Giant Hogweed or Heracleum Mantegazzianum is an invasive plant that originated from Russia and Georgia. It was introduced to the UK as an ornamental plant in the 19th Century. Giant Hogweed in the UK has been traced from the Royal Botanic Gardens Kew Seed list in 1817. The plant escaped from cultivation, with the first UK wild plant being recorded in Cambridgeshire.
The invasive plant is closely related to cow parsley, which can be seen through their similar appearances. Over the years it has gained a reputation for potentially causing harm to humans. It can also outcompete other plants due to the enormous sizes it can reach.
It has some very distinct features which make it identifiable to the trained eye. There are a variety of different hogweed species throughout the UK which it can be mistaken for. Here are some of the features to help you identify Giant Hogweed:
The huge leaves can reach sizes of 1.5m in width and 3m in length. They look similar to rhubarb leaves and have jagged edges. The underside will also have small hairs.
Green in colour with purple blotches. They have a hollow core and can reach heights between 8-14ft. The steam also features coarse white hairs.
The flowers are small and white in colour. They sit in umbrella-style clusters that face upwards. These clusters reach diameters of 60cm, making the flowers seem larger than they are. You can expect to see these in June-July.
Flat and oval in shape, they have a brown/tan colour and reach around 1cm in length.
It can be seen growing in a variety of locations across the UK. Its most common location for colonising is around water sources such as rivers and streams. The plant also thrives in moist soils so you can expect to see it growing near roadsides, railway lines, waste grounds, trees line, or wooded areas.
The plant uses seeds to spread. It can take up to 4 years for the plant to flower, after which the plant will usually die off. A flowerhead can have 5,000 seeds, with the whole plant producing between 50,000 – 80,000 seeds. The seeds are usually shed between August – October. Once in the soil, a seed can remain active for up to 15 years!
The seeds can be spread through different transport sources such as humans, animals, or rivers.
The plant produces a sap called Furocoumarin. The sap can make human skin extremely sensitive to sunlight. If you get Giant Hogweed sap on your skin and are exposed to sunlight you can experience blistering and burns which can cause long-term scarring. Due to the potential for injury, you should wear protective clothing when handling or working closely with the plant.
Yes, it is an offence to cause Giant Hogweed to spread in the wild in England and Wales as set out by The Wildlife and Countryside Act 1981. If you are found guilty of spreading the plant you can be fined or could even be sent to prison for up to 2 years.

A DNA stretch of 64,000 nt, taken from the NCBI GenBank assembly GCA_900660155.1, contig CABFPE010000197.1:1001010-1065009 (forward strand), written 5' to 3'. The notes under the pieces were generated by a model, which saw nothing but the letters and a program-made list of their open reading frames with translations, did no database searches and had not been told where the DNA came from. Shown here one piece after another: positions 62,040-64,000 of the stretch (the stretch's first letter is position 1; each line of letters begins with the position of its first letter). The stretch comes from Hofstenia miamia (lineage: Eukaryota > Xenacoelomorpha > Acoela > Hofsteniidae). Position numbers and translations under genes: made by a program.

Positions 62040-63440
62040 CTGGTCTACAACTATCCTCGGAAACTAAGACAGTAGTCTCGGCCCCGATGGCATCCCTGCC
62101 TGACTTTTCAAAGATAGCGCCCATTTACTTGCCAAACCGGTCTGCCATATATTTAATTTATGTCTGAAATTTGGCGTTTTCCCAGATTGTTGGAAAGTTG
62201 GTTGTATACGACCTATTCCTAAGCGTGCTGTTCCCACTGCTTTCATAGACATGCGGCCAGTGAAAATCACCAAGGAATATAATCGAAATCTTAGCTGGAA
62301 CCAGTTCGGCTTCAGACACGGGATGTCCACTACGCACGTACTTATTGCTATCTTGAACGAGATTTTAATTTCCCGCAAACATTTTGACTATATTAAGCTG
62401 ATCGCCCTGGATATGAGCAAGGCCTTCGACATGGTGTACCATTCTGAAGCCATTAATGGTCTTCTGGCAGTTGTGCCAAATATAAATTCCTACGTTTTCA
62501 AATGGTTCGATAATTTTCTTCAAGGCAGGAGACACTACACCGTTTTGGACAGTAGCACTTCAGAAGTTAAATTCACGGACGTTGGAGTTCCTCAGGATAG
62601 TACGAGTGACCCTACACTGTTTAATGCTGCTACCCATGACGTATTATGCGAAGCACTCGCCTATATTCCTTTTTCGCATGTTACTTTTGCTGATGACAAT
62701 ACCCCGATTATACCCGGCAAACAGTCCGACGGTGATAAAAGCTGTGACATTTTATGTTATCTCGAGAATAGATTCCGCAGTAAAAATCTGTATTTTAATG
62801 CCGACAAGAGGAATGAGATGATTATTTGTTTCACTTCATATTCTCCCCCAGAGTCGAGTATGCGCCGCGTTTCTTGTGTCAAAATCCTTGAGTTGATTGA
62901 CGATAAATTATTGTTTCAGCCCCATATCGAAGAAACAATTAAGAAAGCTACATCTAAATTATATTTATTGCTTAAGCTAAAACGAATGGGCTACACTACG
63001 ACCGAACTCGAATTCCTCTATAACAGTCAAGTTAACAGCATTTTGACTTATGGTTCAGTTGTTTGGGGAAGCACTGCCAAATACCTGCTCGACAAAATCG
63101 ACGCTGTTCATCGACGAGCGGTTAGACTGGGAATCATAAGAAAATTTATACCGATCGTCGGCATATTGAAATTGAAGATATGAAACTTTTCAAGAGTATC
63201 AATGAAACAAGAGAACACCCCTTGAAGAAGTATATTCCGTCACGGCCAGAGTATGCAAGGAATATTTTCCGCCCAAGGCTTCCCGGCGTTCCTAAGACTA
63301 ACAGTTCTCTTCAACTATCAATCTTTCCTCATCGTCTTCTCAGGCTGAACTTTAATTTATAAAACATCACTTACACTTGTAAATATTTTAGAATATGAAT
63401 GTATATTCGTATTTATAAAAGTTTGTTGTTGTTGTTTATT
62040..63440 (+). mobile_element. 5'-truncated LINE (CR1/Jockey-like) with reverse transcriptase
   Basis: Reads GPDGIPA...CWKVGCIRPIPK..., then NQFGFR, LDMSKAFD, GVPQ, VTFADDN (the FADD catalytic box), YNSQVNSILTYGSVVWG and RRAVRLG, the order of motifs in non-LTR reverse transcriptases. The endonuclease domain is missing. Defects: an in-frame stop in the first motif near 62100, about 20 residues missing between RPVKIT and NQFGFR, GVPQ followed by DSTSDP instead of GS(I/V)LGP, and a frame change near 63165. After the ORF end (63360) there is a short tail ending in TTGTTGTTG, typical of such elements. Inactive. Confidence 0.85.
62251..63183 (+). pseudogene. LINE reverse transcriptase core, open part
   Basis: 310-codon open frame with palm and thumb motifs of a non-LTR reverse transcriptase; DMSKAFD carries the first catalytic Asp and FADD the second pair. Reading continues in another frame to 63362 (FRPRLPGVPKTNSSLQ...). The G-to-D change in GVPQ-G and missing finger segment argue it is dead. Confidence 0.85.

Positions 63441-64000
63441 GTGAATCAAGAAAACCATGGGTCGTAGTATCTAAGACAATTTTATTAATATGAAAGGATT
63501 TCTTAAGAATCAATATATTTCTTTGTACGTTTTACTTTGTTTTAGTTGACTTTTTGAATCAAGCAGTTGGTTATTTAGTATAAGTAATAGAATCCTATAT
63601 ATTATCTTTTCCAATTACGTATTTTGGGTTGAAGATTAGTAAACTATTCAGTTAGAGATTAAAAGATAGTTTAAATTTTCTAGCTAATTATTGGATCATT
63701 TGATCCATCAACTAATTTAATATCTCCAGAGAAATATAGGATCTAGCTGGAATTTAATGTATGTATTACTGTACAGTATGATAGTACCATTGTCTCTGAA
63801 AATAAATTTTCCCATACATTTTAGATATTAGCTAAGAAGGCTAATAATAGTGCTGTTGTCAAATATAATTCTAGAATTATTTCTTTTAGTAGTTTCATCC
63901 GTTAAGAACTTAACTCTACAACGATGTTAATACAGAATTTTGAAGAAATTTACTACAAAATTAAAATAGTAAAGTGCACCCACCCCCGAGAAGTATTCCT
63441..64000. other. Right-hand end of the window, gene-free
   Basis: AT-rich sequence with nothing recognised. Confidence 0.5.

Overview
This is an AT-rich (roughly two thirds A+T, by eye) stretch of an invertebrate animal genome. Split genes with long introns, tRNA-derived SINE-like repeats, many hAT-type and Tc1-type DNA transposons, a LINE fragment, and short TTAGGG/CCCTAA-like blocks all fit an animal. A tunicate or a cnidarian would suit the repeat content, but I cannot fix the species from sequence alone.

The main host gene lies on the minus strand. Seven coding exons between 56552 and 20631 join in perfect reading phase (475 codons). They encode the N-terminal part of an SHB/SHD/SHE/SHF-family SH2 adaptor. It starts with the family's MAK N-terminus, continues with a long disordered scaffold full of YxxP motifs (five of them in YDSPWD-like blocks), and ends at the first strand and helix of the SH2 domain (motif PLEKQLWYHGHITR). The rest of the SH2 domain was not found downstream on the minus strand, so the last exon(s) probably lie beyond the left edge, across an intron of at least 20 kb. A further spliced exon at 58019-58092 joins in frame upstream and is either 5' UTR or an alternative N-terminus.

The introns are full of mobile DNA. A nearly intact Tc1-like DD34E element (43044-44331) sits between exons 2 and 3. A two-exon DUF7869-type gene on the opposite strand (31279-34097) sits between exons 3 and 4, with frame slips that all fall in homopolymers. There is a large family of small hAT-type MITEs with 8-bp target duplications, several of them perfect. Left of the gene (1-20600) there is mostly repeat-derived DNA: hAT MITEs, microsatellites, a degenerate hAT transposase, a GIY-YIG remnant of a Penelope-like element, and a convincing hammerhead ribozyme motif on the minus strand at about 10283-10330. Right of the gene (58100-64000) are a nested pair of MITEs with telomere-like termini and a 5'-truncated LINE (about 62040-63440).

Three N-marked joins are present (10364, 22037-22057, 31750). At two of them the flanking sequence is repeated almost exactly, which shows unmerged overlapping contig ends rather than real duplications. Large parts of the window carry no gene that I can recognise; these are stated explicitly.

When you are looking to dispose of Giant Hogweed it becomes a controlled waste. If the material is taken off-site it must be disposed of at a licenced landfill and a waste transfer note will need to be documented for the material.
There are several ways in which you can eradicate Giant Hogweed from development sites. If you are looking to eradicate the plant from your site you should act before June as it is unlikely seeds will be present, reducing the risk of spreading the plant.
The most effective method is to remove the plant and excavate the contaminated area. It is important to dig to a depth of 6 metres because Giant Hogweed seeds can remain active in soils for 15 years. Digging to these depths ensures that all seeds are removed from the site. The removed plant and contaminated soils will need to be sent to a permitted landfill site by a registered waste carrier.
You can bury plant waste on your land, but you need to get permission from the Environment Agency before you do so. If you do not have a permit allowing you to bury the waste material, you must meet the conditions in ‘Treatment and disposal of invasive non-native plant: RPS 178’. You must inform the Environment Agency a week before you intend to bury.
The plant waste can be burnt on site. You must inform the Environment Agency with 1 week’s notice and you must also inform your local environmental health officer. If a business intends to burn the waste, it must have a registered waste exemption or an environmental permit.
If non-chemical control is not suitable then the use of chemical controls such as herbicides can be used. You must only use herbicides that have been stated by the HSE. For successful eradication, you may need to use chemical controls for a few seasons. This will ensure that the plant has been completely eradicated from the site.
When using chemicals you must:
If you require disposal of soils contaminated with Giant Hogweed rhizomes (stems), we have partnered with permitted disposal sites. we aim to always give a local option for invasive plant soils at competitive rates. Get in touch on 0161 647 7409 or firstname.lastname@example.org